Knowing when you need the file back helps the translation company prioritize the job and manage the capacity of their translators.

If you’re working with a company you can rely on (which should definitely be the case), then it’s important to discuss the deadline with them and give them as much time as possible to complete the job. You’d be surprised by the difference a single extra day can make.

  • What will the text be used for?

This will help the company suggest an appropriate quality level and potentially save you money. For instance, texts for internal communication usually require fewer additional services than marketing materials do and as a result are less expensive.

Knowing the intended purpose of the text also helps translators select a linguistic style that will be most effective.

  • Can you provide some other reference materials?

When it comes to translating a text, context helps immensely. Before a translator starts working on a file, they have to decide what style to use. Providing materials for them to study ensures that they choose a style that resonates with your company. Company catalogues and previously translated documents are great examples of such reference materials.

  • Are there other similar files that you can add to this order?

Look for ways in your processes to combine several smaller translations into one, larger order. This reduces processing time for everyone involved and also helps ensure that the agency finds the best translators possible.

  • Are there any other important details about the text?

As I mentioned before, providing context is one of the easiest ways to improve the entire process. Feel free to add more information about the job into your order, even if you’re not sure it’s relevant. There’s no such thing as too much context.

Compare “apples to apples”

The lowest quote may not always be the best way to go. If a quote from one company is much lower than others, make sure to look closely before deciding. It’s possible that the lower price doesn’t include some important services, such as proofreading.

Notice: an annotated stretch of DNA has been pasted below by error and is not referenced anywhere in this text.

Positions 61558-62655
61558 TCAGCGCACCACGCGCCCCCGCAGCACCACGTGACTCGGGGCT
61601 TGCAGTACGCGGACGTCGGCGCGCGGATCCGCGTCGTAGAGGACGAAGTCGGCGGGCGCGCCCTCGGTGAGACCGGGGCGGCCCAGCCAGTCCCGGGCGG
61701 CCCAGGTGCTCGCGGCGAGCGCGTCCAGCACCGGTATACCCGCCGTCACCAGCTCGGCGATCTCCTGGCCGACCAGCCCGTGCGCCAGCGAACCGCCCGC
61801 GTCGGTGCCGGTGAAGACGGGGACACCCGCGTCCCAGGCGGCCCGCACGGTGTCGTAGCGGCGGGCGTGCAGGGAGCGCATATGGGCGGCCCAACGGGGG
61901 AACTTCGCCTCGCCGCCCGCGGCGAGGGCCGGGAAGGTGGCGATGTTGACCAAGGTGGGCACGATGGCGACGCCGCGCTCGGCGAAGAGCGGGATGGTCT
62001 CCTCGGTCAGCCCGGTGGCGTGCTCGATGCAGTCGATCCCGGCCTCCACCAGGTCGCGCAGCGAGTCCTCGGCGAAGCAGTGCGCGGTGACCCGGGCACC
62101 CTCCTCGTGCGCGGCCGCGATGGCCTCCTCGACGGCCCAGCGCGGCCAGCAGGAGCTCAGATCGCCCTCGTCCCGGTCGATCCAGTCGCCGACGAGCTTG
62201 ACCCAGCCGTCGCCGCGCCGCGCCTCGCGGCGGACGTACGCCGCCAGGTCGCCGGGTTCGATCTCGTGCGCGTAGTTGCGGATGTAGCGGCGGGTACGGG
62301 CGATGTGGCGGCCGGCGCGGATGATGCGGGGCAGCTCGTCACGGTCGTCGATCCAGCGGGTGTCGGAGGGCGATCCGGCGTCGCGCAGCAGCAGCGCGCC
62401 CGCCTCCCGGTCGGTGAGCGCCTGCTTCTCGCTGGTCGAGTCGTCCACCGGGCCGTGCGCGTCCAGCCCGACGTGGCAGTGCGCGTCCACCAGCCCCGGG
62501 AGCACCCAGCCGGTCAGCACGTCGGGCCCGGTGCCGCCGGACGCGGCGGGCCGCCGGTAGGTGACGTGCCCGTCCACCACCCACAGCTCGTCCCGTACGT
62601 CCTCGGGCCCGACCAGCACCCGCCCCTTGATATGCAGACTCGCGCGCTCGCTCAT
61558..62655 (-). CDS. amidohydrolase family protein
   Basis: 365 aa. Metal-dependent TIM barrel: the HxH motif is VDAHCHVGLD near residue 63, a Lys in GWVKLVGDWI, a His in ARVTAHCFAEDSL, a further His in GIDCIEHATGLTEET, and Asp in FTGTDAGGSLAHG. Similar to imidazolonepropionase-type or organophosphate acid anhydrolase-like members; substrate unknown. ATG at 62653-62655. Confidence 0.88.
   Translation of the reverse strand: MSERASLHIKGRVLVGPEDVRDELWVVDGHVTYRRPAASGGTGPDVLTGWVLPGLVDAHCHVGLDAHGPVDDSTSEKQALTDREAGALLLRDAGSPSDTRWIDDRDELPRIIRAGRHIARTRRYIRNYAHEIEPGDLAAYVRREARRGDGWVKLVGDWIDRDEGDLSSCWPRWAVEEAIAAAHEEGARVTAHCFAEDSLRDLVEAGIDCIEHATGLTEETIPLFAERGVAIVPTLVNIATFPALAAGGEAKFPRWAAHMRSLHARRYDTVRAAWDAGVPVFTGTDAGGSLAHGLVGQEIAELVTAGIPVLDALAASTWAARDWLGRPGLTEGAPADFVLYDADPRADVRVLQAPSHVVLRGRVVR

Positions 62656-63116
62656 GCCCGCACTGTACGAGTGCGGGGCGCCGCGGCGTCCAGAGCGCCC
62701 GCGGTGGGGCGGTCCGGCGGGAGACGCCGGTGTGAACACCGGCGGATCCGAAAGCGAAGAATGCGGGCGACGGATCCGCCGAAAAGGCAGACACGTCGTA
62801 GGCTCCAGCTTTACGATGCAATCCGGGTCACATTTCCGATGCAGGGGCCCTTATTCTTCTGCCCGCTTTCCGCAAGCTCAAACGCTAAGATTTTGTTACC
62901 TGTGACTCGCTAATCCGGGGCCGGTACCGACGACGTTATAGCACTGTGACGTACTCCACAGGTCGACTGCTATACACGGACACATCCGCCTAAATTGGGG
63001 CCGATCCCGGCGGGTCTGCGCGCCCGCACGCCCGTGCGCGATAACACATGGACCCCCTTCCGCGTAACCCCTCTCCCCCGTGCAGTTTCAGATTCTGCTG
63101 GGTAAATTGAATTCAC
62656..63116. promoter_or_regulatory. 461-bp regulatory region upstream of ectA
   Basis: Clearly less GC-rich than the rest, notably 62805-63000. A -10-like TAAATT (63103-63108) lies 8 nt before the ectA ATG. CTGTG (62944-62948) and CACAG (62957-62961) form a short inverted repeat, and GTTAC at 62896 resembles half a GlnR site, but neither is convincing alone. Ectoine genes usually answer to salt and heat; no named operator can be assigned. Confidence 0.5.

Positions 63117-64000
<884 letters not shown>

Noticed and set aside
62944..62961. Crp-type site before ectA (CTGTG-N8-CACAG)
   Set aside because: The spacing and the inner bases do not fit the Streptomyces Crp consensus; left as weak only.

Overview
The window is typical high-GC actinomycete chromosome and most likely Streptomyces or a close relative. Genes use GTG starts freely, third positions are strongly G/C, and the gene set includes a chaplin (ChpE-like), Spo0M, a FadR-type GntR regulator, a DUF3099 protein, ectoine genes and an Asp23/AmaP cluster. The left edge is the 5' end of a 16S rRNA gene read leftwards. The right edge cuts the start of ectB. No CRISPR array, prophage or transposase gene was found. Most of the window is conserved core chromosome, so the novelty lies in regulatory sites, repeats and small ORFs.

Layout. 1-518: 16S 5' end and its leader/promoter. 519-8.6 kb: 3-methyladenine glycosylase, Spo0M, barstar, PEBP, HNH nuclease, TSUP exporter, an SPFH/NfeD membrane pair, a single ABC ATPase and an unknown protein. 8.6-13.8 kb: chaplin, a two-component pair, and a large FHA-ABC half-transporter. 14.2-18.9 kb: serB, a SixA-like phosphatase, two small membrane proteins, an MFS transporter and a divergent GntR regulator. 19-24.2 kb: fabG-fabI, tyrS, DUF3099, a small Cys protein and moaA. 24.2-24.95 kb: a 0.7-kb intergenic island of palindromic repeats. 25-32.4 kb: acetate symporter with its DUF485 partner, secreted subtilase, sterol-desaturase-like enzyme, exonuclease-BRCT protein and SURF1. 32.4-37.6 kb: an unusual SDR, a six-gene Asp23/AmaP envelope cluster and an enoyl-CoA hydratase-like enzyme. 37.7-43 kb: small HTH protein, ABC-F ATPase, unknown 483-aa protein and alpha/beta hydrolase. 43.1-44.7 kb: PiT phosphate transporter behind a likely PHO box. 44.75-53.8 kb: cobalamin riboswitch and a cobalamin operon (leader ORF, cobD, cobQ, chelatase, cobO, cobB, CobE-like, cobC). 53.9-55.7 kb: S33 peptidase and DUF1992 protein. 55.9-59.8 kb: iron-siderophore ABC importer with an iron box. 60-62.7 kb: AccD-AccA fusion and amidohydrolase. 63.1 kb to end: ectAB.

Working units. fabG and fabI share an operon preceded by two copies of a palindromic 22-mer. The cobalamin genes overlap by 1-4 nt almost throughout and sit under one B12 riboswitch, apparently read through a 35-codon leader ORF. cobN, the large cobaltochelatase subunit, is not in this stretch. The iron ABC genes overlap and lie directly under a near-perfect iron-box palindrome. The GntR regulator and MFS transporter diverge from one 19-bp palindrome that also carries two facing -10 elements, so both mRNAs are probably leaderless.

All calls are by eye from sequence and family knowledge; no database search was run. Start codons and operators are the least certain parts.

In addition, it’s important to remember that “low-cost” translation services can actually end up costing you more money in time spent resolving issues with the final result.

Be responsive

Translators often have extra questions about a particular text. In many cases, the agency will be able to answer them. If not, then it is important to provide requested information as quickly as possible. This keeps the process moving smoothly and greatly increases the quality of the result.

Be curious

Take an interest in how your translation company processes your texts and make sure they know you are interested. Don’t be afraid to ask about how the translation process works and take every chance you have to learn something more about it. This knowledge can save a lot of money and makes the entire process more enjoyable.

YOUR LAST TRANSLATION COMPANY

I personally love working with companies that invest in our working relationships as much as we do.

Look for a language partner, LSP, translation company (or whatever you want to call it) with a similar approach, even if it’s not us. And when you do find it, make that the last translation company you work with – you won’t need another.

Your business will thrive for it.

Roman Zelenka

CEO at ZELENKA Translations

 

If you liked these ideas, we created a useful checklist infographic that you can download here to help you keep these points in mind.